It was acceptable in the 80s

Avatar for Chris Hinchliff
By Chris Hinchliff
22nd January 2021

Chris Hinchliff, our policy and campaigns officer for working on rural economy and communities, shares the CPRE position on the appalling erosion of bus services to keep us all connected – and explores what a ‘socially necessary’ journey actually means…

After months of avoiding going out and feeling cut off from the people and activities we love, it’s never been clearer how important being ‘connected’ is for all of us.

Good public transport services – regular buses or trains – that keep us moving and going about our daily lives are essential for any community to thrive. But for many rural towns and villages, buses are conspicuous only by their absence.

It might be easy for us to shrug our shoulders and consider that being disconnected is a natural, unavoidable part of rural life. But that would be wrong; this isn’t a problem that came about organically. And we shouldn’t make the mistake of accepting it as such.

'This isn’t a problem that came about organically. And we shouldn’t make the mistake of accepting it as such.'

It’s a result of the fact that our bus system is based on massively out of date plans dreamt up in the 1980s. We may have escaped the era of shoulder pads and excessive hair spray (mercifully), but when it comes to public transport, many communities outside of our big cities are being failed by the same old tired dogma.

Fashion styles from the 1980s including oversized women's jackets
When the laws governing public transport provision were set, we were wearing this | Once a garden, now wilderness / Flickr Creative Commons

Acceptable in the 80s

Back In 1985, politicians in Westminster came up with a new law. It said that councils should consider what bus services there had to be to allow people to make ‘socially necessary’ journeys in their local area. So far, so good.

But there are at least two massive holes in this cunning plan. Not only did the Westminster government fail to give councils the money they need to buy enough bus services for local residents, they also somehow forgot to define ‘socially necessary’.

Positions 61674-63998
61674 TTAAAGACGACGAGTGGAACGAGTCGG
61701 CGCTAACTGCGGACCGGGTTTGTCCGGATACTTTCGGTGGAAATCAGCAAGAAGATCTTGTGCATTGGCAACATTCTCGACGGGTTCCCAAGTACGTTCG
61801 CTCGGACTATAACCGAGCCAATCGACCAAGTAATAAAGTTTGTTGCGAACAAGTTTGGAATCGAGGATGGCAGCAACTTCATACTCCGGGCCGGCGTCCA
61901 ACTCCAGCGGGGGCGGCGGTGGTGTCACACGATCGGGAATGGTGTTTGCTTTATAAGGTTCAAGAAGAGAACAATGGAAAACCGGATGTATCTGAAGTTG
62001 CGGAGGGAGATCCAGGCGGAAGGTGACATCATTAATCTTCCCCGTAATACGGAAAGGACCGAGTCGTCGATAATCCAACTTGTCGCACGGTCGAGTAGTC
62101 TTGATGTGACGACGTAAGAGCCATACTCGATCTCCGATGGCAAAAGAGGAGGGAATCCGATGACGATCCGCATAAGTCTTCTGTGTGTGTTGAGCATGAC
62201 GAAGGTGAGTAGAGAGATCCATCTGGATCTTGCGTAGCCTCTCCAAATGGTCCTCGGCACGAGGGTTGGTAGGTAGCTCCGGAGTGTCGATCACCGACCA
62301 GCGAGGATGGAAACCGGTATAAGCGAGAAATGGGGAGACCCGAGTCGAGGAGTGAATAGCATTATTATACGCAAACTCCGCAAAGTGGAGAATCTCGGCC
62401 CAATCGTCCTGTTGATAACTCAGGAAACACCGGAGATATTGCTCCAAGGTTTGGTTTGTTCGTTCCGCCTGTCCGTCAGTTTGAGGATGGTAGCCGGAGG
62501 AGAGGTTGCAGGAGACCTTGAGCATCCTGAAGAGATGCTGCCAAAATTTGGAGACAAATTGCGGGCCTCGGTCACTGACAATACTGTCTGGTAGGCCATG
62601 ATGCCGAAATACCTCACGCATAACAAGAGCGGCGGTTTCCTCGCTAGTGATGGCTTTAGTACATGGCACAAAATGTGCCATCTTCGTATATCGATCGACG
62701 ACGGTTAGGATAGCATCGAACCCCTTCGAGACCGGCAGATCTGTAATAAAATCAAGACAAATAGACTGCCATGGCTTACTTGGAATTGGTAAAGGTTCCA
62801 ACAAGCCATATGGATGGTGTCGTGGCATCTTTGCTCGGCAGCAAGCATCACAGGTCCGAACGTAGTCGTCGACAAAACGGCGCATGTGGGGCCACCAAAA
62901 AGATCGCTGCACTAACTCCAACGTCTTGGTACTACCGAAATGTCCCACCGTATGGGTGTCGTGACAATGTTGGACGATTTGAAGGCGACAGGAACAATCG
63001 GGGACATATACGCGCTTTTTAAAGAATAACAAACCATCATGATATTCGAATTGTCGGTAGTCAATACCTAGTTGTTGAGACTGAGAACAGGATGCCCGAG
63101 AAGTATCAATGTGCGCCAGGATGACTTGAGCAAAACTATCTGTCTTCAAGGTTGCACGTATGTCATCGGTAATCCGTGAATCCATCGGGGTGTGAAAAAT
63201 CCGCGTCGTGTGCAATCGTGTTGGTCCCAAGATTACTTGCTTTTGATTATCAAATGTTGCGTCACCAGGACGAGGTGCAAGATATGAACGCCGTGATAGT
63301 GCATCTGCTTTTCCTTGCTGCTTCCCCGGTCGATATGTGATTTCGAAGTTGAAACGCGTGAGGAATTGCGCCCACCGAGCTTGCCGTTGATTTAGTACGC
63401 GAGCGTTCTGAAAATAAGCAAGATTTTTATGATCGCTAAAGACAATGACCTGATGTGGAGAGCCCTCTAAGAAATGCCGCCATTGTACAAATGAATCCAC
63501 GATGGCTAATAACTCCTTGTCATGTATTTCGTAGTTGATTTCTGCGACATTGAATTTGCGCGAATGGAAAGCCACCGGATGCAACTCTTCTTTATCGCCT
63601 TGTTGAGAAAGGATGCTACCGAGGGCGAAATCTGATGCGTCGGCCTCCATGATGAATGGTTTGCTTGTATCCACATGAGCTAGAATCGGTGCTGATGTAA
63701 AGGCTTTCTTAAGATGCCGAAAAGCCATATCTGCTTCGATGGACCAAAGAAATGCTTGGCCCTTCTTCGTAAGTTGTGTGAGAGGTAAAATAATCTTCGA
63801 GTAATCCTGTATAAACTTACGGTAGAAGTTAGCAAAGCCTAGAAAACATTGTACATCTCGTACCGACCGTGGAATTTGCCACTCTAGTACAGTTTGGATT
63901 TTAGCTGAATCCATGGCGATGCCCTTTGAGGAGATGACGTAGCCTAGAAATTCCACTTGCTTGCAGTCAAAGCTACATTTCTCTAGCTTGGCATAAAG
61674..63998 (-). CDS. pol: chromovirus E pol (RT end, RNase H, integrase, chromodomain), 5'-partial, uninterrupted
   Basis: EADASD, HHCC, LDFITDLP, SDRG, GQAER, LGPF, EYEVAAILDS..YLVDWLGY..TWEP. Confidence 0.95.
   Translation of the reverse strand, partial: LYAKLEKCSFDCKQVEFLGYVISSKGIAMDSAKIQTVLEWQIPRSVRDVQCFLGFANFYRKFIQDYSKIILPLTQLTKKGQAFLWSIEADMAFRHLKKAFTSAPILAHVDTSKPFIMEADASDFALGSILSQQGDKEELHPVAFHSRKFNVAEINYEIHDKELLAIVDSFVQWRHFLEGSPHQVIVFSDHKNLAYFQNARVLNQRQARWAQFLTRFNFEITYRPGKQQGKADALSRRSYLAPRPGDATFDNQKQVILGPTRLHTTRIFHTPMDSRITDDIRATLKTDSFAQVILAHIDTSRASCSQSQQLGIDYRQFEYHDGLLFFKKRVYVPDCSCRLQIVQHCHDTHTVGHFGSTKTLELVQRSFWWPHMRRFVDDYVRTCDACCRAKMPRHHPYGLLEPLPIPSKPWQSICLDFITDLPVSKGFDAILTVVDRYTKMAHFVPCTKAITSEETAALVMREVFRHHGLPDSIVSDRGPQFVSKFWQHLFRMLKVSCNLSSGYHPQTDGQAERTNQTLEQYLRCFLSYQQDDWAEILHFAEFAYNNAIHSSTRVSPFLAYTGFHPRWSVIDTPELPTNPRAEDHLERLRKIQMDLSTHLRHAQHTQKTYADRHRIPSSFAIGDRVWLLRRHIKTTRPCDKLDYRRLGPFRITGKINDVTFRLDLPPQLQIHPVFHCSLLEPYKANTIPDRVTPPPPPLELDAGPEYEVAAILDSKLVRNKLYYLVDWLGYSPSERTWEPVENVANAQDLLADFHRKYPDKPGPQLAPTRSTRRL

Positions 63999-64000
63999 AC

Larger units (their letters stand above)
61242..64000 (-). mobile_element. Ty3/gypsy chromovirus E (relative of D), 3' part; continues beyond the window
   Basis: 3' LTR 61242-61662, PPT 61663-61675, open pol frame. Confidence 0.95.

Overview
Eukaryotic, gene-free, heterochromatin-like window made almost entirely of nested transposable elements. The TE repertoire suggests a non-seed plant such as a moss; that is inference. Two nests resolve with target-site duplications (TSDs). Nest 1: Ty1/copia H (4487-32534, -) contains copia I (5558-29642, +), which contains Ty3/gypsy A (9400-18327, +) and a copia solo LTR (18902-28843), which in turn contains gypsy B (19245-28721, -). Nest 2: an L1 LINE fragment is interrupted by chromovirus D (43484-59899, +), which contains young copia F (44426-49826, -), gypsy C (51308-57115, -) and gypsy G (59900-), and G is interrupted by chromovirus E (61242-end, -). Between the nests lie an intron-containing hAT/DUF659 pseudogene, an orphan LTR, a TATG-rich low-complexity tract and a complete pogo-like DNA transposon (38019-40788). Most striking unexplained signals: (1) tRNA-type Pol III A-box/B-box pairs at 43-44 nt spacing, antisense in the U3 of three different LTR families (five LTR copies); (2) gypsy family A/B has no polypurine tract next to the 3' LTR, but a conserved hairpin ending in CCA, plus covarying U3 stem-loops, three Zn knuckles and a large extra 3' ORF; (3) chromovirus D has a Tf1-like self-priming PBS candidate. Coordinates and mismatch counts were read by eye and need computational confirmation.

'After all, what difference do two words in 1980s legislation mean to us today? The answer is: a lot.'

This may all seem exceptionally fusty and obscure. After all, what difference do two words in 1980s legislation mean to us today?

The answer is: a lot. Right now, those two words are having a huge impact on towns and villages that have been at the heart of English life for generations.

Siri, define ‘socially necessary’

Do you think it’s important for society that every child can have the opportunity to reach their full potential, and shouldn’t be held back from going to the college or apprenticeship that suits them best? Do you think it’s important for society that people are able to visit their friends and families? Food for thought on these issues now more than ever, following a pandemic that has made these things harder – and we’ve struggled as a result.

'We all want to live in a happy, healthy society, where we can each live life to the full - including getting to the places we want and need to go.'

We all want to live in a happy, healthy society, where we can each live life to the full – including getting to the places we want and need to go.

But with so many cuts to their budgets, councils are being forced to interpret ‘socially necessary’ bus provision in the cheapest possible way. Many rural communities are being left with the occasional bus to a GP surgery and possibly somewhere to pick up groceries – enough to keep you alive, perhaps, but not to truly live.

At CPRE, we believe that the countryside should be for everyone. That means that anyone should be able to enjoy living in our towns and villages, whether or not they drive a car.

The lack of the rural buses that we’ve been left by the 1980s system is leaving older people cut-off, lonely and isolated, stopping younger reaching the jobs and training they need to get started in life, and forcing hardworking lower-income families into debt and poverty.

'Enough to keep you alive, perhaps, but not to truly live.'

It’s time we recognised that the bare minimum is not good enough, and stop accepting it. If we want everyone to be able to play their part in society we need to start investing in reliable, convenient and affordable public transport for every community.

That’s why we are calling on the government to bring rural transport into the 21st century and invest in a bus for every town and every village, every hour.

Want to be part of our major new campaign for better rural bus services? Sign up to our campaign updates and you’ll hear the latest about how you can make your voice heard as we take this cause to Westminster.

Sign up to follow this campaign
A man and a woman boarding a bus in a village
Bus services can be the veins that allow the beating heart of our countryside communities to thrive